Bridge collapse: Monday marks first morning commute without Fern Hollow Bridge

PITTSBURGH — Monday will be the first true test of just how much the Fern Hollow Bridge will be missed in Pittsburgh, and local leaders are still trying to figure out how to address this.

A lot of planning will need to go into figuring out different routes for the thousands of cars that used the bridge every day, and the students who used the bridge to get to and from school.

“I don’t think most people realize how important of a bridge it was until we lost it,” said City Council member Erika Strassberger. “When you think about the number of people using it to get to school, get to work, exit the eastern suburbs, get to the parkway and even just use as a pedestrian getting over the bridge to get to transit, it’s a huge deal.”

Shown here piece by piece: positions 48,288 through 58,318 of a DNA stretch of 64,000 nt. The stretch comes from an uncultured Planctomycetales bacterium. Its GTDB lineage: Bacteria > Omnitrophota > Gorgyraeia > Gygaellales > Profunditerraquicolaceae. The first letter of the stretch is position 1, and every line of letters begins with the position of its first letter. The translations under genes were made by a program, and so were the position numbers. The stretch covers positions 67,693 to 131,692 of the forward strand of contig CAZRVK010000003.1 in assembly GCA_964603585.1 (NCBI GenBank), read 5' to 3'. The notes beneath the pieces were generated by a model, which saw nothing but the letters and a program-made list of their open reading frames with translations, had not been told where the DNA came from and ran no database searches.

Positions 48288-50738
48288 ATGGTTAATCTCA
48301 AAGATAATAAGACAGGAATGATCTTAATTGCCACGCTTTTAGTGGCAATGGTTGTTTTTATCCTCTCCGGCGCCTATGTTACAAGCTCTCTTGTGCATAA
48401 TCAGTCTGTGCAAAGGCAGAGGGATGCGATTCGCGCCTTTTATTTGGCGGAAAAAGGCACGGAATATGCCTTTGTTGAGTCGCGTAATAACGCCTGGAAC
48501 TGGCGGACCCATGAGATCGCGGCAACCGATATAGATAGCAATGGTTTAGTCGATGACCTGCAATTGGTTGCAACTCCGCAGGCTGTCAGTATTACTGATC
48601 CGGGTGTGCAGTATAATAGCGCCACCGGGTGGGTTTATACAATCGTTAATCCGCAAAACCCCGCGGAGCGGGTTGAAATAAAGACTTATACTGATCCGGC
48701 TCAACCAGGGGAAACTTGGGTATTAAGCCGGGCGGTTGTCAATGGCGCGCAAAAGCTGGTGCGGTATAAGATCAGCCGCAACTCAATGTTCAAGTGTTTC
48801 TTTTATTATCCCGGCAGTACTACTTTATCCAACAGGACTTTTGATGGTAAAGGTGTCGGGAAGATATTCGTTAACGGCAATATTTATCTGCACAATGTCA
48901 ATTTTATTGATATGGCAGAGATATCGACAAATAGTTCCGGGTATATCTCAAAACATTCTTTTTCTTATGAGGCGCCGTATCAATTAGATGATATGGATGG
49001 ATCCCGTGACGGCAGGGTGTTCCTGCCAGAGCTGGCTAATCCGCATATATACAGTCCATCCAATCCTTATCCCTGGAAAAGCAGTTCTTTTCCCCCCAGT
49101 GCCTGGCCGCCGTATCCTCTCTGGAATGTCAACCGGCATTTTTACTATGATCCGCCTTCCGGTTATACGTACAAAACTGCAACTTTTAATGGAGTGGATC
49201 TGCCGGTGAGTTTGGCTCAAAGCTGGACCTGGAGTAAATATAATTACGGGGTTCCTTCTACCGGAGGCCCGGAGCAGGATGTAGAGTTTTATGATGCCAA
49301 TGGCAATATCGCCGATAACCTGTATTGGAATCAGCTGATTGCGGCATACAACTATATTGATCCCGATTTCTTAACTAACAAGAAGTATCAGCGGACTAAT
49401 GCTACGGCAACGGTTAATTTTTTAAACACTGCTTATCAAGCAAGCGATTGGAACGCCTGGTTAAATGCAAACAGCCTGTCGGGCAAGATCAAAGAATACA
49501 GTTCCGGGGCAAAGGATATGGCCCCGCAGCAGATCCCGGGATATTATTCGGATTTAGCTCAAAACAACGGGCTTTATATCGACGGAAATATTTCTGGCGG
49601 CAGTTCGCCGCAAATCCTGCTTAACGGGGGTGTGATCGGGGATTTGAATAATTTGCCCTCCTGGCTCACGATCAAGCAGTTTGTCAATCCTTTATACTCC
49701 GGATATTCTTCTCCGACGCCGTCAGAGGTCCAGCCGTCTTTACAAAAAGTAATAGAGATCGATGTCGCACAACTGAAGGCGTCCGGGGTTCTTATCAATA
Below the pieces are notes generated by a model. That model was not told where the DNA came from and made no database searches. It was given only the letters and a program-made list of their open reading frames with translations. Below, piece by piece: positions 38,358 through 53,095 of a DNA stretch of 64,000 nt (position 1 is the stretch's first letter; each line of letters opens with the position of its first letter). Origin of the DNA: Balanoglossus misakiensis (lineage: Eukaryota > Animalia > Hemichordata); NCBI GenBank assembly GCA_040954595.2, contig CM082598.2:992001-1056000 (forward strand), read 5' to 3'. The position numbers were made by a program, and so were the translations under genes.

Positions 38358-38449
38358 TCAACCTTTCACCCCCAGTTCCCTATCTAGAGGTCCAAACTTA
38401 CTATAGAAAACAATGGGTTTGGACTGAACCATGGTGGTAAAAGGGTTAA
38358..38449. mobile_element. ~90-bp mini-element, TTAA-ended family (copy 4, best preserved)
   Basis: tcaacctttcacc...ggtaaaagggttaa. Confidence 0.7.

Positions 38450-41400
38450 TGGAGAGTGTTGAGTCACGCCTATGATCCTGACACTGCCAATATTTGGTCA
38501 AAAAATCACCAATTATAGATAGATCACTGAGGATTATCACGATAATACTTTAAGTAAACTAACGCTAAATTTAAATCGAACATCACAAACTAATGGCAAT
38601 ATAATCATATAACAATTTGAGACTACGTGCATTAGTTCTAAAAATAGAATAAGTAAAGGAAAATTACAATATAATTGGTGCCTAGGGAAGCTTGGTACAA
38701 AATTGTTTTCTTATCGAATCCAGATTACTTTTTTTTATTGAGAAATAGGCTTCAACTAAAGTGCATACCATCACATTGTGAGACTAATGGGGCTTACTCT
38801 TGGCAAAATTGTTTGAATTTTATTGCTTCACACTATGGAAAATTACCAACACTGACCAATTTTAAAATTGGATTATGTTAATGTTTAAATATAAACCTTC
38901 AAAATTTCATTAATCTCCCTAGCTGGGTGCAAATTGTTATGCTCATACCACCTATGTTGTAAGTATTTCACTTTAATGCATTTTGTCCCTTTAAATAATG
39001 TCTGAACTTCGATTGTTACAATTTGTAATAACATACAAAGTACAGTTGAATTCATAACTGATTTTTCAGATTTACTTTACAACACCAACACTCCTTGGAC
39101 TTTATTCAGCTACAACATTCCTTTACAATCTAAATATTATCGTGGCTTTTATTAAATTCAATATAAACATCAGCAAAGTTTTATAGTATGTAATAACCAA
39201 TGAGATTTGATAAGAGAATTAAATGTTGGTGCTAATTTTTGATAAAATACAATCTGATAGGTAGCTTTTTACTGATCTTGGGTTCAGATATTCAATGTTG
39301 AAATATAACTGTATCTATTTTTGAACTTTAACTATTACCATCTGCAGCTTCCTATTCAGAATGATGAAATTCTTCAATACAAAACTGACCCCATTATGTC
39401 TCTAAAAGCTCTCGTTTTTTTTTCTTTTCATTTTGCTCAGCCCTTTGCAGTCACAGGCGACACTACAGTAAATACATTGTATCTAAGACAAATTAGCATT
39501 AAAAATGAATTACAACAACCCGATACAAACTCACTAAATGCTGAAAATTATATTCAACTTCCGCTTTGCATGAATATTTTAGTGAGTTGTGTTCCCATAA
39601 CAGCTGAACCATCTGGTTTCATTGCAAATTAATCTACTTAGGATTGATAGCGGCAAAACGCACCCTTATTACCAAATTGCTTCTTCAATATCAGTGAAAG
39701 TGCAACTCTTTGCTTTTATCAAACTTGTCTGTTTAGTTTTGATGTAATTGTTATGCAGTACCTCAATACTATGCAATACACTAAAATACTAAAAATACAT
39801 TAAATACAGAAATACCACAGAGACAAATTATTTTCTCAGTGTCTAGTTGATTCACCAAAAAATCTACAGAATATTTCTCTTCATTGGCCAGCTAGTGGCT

Strassberger says there are 14,000 cars that drove over the bridge every day, in addition to pedestrians that depended on the bridge to get around. Mayor Ed Gainey says there are meetings planned to figure out how to get around with the bridge being out for the next couple of years.

In the meantime, it will be a tough adjustment for everyone.

For now, it’s going to mean more traffic on nearby streets like Reynolds Street and East End Ave, and Strassberger worries about emergency delays.

“It’s going to impact public safety, police and fire use it to get to that part of the city, so it’s going to mean public safety delays,” she explained.

There’s no set day or time for when the meetings to figure things out will take place, but Channel 11 will keep you updated with the latest.

Kayla Courvell

Kayla Courvell

I was born and raised in a small town just north of Pittsburgh, Pennsylvania and decided as a child I was going to be a news reporter.